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  • Writer's pictureRussell Marsh

Exploring the Dynamics of a Honey Co-op


There is probably none better placed to understand the dynamics behind a beekeeping co-operative or “collective” as RUSSELL MARSH likes to call a group which could supply an offshore packer, as proposed in these pages last month. His family business, Marsh’s Honey, supplied the now defunct New Zealand Honey Producers Co-operative for all its 33-year existence, while Marsh was formally a chartered accountant and has recently served on the board of Apiculture New Zealand. From his vantage point, he explains some of the lessons learned and considerations required before beekeepers band together again.

I commend John Hartnell for putting forward his honey export and offshore packing concept. I believe there is a solution, or solutions, out there to our current honey supply and demand imbalance and the only way to realise them is creating proactive leadership and detailed discussion.

Russell Marsh

The last time Kiwi beekeepers formed a collective of any scale was the NZ Honey Producers Co-op, which ran from 1981 to 2014 when it was disbanded. In its final year of operation the co-op turned over $30million of honey, yet when it was disbanded the collective of about 70 shareholders barely got back their initial share value, with next to no capital gain or dividends made on their 30-plus years of investment and commitment.

What John proposes probably won’t be the same structure as the co-op was, but there is a lot in that co-op model that is applicable as a collective will be required to generate honey supply. With that in mind, I don’t have all the answers, but these are some of the main questions I would ask before proceeding.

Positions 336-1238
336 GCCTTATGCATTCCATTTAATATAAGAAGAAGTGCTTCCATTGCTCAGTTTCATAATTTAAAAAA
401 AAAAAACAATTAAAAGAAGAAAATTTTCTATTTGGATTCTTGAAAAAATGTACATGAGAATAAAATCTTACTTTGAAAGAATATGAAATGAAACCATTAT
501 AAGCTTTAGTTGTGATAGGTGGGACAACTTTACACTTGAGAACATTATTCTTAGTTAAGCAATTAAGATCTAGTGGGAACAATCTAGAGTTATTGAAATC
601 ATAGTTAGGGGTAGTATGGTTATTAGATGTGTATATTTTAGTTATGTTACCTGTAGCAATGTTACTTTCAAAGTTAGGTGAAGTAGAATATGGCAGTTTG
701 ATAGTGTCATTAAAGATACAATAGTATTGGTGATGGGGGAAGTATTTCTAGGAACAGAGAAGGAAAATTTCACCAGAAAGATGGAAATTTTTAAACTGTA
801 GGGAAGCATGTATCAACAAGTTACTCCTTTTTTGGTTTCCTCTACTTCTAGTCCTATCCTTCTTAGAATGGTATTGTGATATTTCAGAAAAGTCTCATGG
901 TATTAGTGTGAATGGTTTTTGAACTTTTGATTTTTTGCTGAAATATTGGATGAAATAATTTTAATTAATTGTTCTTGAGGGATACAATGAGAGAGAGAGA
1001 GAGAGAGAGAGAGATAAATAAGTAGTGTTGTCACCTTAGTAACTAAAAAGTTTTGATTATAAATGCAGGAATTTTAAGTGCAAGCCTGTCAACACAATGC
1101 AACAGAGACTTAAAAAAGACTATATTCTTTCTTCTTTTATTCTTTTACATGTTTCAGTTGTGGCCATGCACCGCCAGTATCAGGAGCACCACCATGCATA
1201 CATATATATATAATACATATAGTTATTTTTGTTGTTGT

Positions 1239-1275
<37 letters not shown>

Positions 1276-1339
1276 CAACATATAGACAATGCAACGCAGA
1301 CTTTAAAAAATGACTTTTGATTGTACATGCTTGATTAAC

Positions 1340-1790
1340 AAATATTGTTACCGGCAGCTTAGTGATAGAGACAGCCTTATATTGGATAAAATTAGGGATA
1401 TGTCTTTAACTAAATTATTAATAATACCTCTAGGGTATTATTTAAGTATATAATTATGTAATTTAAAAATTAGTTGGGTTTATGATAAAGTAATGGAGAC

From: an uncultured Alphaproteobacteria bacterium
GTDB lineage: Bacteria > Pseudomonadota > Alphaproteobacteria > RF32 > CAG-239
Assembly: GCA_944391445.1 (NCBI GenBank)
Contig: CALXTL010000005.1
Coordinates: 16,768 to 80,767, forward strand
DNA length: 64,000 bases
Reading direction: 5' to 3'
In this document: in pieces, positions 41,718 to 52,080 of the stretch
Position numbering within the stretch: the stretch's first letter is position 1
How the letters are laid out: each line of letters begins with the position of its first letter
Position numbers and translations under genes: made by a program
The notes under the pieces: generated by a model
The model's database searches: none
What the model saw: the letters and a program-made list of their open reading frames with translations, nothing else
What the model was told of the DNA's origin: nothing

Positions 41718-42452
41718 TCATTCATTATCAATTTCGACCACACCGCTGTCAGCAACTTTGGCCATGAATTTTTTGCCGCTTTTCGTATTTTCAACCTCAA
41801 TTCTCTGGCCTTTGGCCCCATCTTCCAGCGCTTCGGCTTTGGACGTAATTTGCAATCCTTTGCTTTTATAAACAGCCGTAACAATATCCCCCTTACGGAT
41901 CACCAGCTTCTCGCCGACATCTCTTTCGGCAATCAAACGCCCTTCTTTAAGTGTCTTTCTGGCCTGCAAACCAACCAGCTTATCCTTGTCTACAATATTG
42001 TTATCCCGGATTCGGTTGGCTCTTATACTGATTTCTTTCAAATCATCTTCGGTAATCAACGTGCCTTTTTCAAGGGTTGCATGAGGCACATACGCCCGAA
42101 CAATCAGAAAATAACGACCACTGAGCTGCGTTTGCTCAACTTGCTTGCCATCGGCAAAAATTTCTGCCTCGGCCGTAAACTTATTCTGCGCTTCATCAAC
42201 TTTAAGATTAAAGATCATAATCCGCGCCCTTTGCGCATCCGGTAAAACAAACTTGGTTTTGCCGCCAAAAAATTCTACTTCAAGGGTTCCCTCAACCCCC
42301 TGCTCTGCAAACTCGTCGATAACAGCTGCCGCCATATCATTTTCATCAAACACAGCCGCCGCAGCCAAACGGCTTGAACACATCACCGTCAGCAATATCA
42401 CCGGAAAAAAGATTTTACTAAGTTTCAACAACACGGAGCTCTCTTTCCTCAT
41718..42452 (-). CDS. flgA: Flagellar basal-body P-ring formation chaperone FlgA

Size, quality and fit are all crucial. That is, how much honey each of the suppliers can and will commit, what type of honey that is, and how will it fit in with the collective’s or packers’ marketing strategy?

You need to know what you are setting out to do and what your strategy is around supplying it. If it was just manuka, what grade would you be targeting? If it is other monoflorals, what ones? Or what blends?

Making sure individual’s supply lines up with the collective business model is crucial, otherwise there may be opportunities for some to take advantage of those supply dynamics.


While a collective that can find a market for a lot of honey might be appealing, the small matter of who makes the capital commitment to get it off the ground and how much is required, could be an early stalling point.

With many potential suppliers already struggling to generate their own cashflow, finding players willing to buy into the idea with money, inventory as well as enthusiasm, may be a challenge.

The co-op was established in 1981 using a mix of cash, bank financing and honey supplied by the new shareholders, with the initial honey supply meaning the co-op’s stock buying costs were kept low. This could work again, but if you commit your inventory, where does the liability lie if something goes wrong in that whole equation of export, packing, through to marketing and distribution?

Would suppliers be willing to take that gamble, and would they be able to stump up the cash required to cover setup costs such as legal, accountancy and marketing fees?